• Open Access German
    Authors: 
    Youn, Nayoung;
    Country: Germany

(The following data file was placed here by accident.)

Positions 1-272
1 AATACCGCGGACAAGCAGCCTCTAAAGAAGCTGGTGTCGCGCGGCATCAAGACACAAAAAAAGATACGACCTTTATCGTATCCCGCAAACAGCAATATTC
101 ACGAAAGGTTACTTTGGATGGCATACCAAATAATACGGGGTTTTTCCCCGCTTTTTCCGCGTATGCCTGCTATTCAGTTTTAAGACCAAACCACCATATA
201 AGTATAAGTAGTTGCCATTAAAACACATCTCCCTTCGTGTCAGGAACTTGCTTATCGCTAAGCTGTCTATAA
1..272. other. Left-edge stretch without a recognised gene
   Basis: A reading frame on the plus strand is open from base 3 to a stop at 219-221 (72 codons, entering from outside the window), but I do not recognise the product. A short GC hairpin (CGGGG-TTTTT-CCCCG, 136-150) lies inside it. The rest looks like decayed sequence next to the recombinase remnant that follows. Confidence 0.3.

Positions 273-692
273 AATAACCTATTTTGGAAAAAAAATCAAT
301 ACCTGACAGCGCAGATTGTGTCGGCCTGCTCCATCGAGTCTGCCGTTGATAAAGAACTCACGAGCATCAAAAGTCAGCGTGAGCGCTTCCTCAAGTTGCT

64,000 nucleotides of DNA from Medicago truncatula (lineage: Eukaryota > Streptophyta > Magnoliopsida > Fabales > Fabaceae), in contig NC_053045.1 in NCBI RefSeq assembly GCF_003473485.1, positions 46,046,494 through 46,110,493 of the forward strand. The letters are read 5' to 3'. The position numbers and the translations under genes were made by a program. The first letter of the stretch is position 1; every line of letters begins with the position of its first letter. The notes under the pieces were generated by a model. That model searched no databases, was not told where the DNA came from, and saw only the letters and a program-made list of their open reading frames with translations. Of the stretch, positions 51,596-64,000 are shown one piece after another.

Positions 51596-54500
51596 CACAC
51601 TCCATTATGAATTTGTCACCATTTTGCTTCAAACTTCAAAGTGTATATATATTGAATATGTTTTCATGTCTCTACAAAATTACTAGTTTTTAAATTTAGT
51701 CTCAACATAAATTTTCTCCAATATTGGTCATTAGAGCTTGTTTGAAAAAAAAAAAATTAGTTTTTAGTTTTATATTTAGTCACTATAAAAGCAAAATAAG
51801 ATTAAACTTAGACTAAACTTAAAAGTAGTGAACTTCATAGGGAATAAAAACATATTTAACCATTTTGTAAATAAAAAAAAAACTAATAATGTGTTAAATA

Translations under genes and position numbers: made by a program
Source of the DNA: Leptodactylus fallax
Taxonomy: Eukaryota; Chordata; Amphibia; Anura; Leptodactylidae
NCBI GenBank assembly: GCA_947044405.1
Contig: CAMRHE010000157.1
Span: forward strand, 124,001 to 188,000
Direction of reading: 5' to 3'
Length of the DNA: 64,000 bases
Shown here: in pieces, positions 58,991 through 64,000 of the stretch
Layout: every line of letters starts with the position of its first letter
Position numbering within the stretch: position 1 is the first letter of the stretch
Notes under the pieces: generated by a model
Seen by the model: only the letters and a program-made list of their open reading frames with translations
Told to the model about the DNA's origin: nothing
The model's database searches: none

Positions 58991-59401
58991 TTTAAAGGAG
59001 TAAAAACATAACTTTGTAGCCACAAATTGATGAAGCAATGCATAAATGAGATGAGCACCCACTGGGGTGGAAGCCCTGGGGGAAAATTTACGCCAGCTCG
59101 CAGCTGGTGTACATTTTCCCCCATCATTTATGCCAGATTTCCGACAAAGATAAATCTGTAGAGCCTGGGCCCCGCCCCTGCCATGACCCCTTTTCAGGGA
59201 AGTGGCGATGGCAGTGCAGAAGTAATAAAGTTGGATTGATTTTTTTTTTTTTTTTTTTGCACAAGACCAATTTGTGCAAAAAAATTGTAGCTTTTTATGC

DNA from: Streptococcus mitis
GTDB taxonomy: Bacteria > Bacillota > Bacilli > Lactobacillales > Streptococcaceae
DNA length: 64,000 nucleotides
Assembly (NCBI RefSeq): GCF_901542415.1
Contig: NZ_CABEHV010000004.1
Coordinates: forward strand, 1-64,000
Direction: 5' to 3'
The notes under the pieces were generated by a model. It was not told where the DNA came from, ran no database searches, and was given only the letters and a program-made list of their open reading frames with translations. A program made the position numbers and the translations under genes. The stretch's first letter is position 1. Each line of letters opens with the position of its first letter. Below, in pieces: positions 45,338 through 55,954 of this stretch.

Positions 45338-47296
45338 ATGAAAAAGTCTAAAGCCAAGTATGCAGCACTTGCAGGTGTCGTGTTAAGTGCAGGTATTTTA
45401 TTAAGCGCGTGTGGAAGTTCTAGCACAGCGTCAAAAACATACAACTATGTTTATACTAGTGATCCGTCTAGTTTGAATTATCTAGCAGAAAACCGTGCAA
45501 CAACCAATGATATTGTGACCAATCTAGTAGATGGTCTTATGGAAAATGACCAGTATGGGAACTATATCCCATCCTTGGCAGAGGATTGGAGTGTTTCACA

The space industry is considered a manifestation of the ‘NewSpace’ trend. Traditionally, investors have viewed the commercial opportunities of space as ‘high risk, high cost, and lengthy payment periods’ with high entry barriers. Though the commercial sector of space remains risky and expensive in comparison to other infrastructure sectors, several significant changes such as gradual improvements in managerial practices and the cost have dramatically reduced entry barriers and increased private interest in space. In addition, there are already a few cases using project finance, notably PPP, in the space industry. The change has already sparked various legal issues and may face more future challenges that require harmonized space law regulation. That is why this study examined the international legal regimes of other industries in order to advocate for the development of a more stable and efficient project finance framework for the space industry. This thesis discovered that each infrastructure industry has its own unique international legal regime along with multiple successful instances. Because there were only fundamental policies unrelated to finance at the beginning of the fundraising from private and/ or new participants, each industry organized its own legal framework. Numerous successful cases have arisen as a result of having individual legal frameworks that contain each distinctive characteristic based on necessary provisions for trustworthy project financing. A new uniform legal framework for the space industry can be envisioned from comparisons to other legal regimes for project financing. When an industry has clear and comprehensive provisions and provides broad legal guidance on industry-specific hot issues, project finance can be easily achieved. Whichever of the two ideal legal frameworks is formed, it will certainly benefit all participants in the space industry for those who employ project financing schemes. The new uniform legal framework is to promote international cooperation, encourage developing countries to develop their own infrastructures, and ensure equitable access by all participants in outer space activities.